If you've ever written a check that seemed to get lost in the mail, then you've probably had to put a stop-payment order on the check. A stop-payment order allows you to cancel the check before it is cashed.
Placing a Stop-Payment Order
The best way to place a stop-payment order on a check is to go directly to your bank. Make sure you have all the information you'll need regarding the check, including the number, date, the amount of the check and to whom it was written. There are forms you'll have to fill out for your bank. You can also issue a stop-payment order by phone. However, you should follow up your verbal request with a written one within 14 days or the original stop-payment request will become invalid.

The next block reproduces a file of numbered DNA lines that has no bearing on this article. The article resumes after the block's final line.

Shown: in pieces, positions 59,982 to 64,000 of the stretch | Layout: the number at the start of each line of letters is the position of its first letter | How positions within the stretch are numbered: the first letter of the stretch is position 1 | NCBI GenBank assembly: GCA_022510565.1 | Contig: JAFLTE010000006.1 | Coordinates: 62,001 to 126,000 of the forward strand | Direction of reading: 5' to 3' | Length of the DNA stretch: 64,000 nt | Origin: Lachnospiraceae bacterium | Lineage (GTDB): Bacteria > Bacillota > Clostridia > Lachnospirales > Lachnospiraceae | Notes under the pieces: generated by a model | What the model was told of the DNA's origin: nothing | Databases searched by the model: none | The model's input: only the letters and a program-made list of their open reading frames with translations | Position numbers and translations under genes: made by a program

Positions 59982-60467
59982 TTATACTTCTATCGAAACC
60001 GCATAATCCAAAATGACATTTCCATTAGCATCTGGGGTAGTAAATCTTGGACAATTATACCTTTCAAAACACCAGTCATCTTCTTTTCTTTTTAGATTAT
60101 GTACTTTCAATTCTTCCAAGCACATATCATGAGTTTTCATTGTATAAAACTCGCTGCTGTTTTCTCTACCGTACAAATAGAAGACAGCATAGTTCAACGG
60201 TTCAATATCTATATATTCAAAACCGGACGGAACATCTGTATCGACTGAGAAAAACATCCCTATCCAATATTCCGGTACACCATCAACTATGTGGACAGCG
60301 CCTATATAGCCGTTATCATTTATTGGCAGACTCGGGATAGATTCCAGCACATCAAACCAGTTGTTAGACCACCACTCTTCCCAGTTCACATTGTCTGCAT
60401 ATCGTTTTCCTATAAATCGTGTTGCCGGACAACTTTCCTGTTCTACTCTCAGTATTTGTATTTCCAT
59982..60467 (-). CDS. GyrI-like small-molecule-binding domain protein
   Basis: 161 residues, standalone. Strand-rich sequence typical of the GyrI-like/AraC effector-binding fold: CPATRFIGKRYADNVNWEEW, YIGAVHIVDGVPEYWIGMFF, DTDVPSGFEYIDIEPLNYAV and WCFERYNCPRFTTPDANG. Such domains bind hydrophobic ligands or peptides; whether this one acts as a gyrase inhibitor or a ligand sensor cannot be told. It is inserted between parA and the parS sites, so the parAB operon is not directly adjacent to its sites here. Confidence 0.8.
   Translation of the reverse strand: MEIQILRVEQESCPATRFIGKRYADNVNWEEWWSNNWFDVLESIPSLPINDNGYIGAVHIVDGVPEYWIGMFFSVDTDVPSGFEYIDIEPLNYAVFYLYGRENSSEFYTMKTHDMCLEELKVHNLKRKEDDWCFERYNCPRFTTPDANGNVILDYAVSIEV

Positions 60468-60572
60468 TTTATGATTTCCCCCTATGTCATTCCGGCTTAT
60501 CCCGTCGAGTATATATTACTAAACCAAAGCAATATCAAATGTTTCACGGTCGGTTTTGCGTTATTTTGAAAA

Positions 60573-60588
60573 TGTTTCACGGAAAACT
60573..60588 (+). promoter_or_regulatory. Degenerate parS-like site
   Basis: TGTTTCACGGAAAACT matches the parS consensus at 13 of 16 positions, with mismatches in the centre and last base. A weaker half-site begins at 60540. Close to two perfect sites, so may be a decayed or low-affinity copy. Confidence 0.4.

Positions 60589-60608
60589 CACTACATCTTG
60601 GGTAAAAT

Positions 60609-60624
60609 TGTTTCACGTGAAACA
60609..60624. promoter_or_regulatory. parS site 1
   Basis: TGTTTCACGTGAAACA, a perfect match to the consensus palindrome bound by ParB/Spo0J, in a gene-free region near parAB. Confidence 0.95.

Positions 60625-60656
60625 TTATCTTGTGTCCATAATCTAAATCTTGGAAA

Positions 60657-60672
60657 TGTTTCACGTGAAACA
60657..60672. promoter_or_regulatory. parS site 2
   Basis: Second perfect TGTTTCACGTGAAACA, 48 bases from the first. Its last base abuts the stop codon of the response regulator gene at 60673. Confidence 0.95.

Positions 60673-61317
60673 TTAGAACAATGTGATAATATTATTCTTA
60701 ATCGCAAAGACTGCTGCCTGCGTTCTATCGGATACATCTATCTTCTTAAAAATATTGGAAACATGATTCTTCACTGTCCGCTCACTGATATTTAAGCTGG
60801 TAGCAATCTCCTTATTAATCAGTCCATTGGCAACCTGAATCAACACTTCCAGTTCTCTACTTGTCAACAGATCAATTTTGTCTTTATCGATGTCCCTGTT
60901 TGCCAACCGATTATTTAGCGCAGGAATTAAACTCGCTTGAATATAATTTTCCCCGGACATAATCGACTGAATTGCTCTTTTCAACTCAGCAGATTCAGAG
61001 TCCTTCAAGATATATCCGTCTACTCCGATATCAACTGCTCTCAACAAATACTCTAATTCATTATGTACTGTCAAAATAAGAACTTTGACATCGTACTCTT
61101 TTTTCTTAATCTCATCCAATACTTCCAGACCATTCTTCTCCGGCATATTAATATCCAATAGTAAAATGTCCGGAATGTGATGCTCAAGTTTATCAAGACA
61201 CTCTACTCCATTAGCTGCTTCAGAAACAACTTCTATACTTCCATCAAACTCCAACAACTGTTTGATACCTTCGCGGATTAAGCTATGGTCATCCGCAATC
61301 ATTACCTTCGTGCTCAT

Be Mindful of Dates
Most banks will honor a check as long as it's presented within six months of the date it was written. Just to be safe, however, assume that your check is still viable even if it was written more than six months ago. Banks have been known to honor checks as much as 18 months later. You may renew the stop order after the first six months.
Fees and Charges
Although the process of placing a stop order on a check is simple, it can be expensive. Each bank has its own fees and they vary from region to region. As in the case of a bounced check, the bank is taking on a potential risk or liability for its customer in the event that the check is presented within the six-month time frame. The majority of banks charge $25 to $35, which falls in line with most bank overdraft penalties.